"Good Morning America" co-anchor Robin Roberts surprised and inspired her viewers when she ditched her wig on-air in April 2010.
"I am not my hair," she said at the time, almost three years into her breast cancer treatment. "I am the soul that lies within and that's it. No more wig. That's it." Her bravery was moving, and her words (paraphrasing an India.Arie song) even more so. We asked other prominent survivors to share their advice and wisdom gained from living with — and beating — breast cancer.
"You can never ask a stupid question. I asked every single question that came to my mind, and I believe that helped calm my anxiety about the whole process.
It's still OK to be scared about the cancer returning and feel anxious before every checkup, but that's also why I think continuing to talk to your doctor is important. It was very helpful for me to express my concerns and fears in the months following the end of my treatment. Right after I finished treatment, I was very focused on moving forward and getting back to work. But over time I've come to appreciate how the experience changed me."
— Actress Maura Tierney, spokeswoman for the Chemotherapy: Myths or Facts campaign (www.chemomythsorfacts.com)
"Try to learn from the experience. I think so often fears gets in the way from allowing one to use that experience to grow. Let go of the fear. Also, make every minute count. Go back to work and never stop. I found that on some scale there is always chronic pain from treatment. So rather than focusing on the pain, celebrate life and live it!"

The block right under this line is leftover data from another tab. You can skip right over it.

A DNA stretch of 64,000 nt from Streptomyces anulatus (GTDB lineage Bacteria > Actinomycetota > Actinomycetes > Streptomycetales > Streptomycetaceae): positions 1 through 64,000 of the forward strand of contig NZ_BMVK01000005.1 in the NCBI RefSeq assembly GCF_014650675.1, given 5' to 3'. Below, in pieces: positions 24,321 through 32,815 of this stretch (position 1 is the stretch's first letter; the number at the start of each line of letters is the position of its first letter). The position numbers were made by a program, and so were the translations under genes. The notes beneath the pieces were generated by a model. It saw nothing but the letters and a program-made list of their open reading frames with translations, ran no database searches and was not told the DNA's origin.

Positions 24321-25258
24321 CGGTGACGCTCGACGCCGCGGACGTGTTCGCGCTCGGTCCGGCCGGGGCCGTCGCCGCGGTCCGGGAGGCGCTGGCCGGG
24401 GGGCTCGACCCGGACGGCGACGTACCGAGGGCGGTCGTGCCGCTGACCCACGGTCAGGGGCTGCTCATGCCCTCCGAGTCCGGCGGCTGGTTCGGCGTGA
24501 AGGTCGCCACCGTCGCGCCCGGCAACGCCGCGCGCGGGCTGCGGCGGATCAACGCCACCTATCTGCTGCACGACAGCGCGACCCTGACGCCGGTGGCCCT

— Activist Nancy Brinker, founder of the Susan G. Komen for the Cure
"I'm a 12-year survivor, and I believe in completely forgetting about it and, as hard as it is, you just have to decide, 'It's behind me. It's over.' Every time I get together with a group of other survivors, it always turns into a celebration: 'I'm beating it!' 'I'm over it!' 'I'm not going to get it again!'
"Everybody has their days. I worry when I have my mammograms. But I try to turn the fear around and do everything I can to bring more awareness to it. Because I'm in touch with so many girls — all of our customers and fans — I'm always reminding them, 'Get your mammograms!' I'm so happy about the total, global kick-in of focusing on breast cancer and making everybody more aware."
— Fashion designer Betsey Johnson
"One of my doctors suggested I start going to a facility that wasn't the closest to me, but closest to the ocean. I arranged to meet a pal every day after my treatment and that would make us feel wonderful. There's nothing more gratifying than the ocean for me. It's very important to keep your mind busy with positive events and activities and the like. The most important truth? You start looking at every day in a more profound way."
— Entertainer Diahann Carroll, currently appearing in "White Collar" on USA NetworkCopyright © 2015, The Baltimore Sun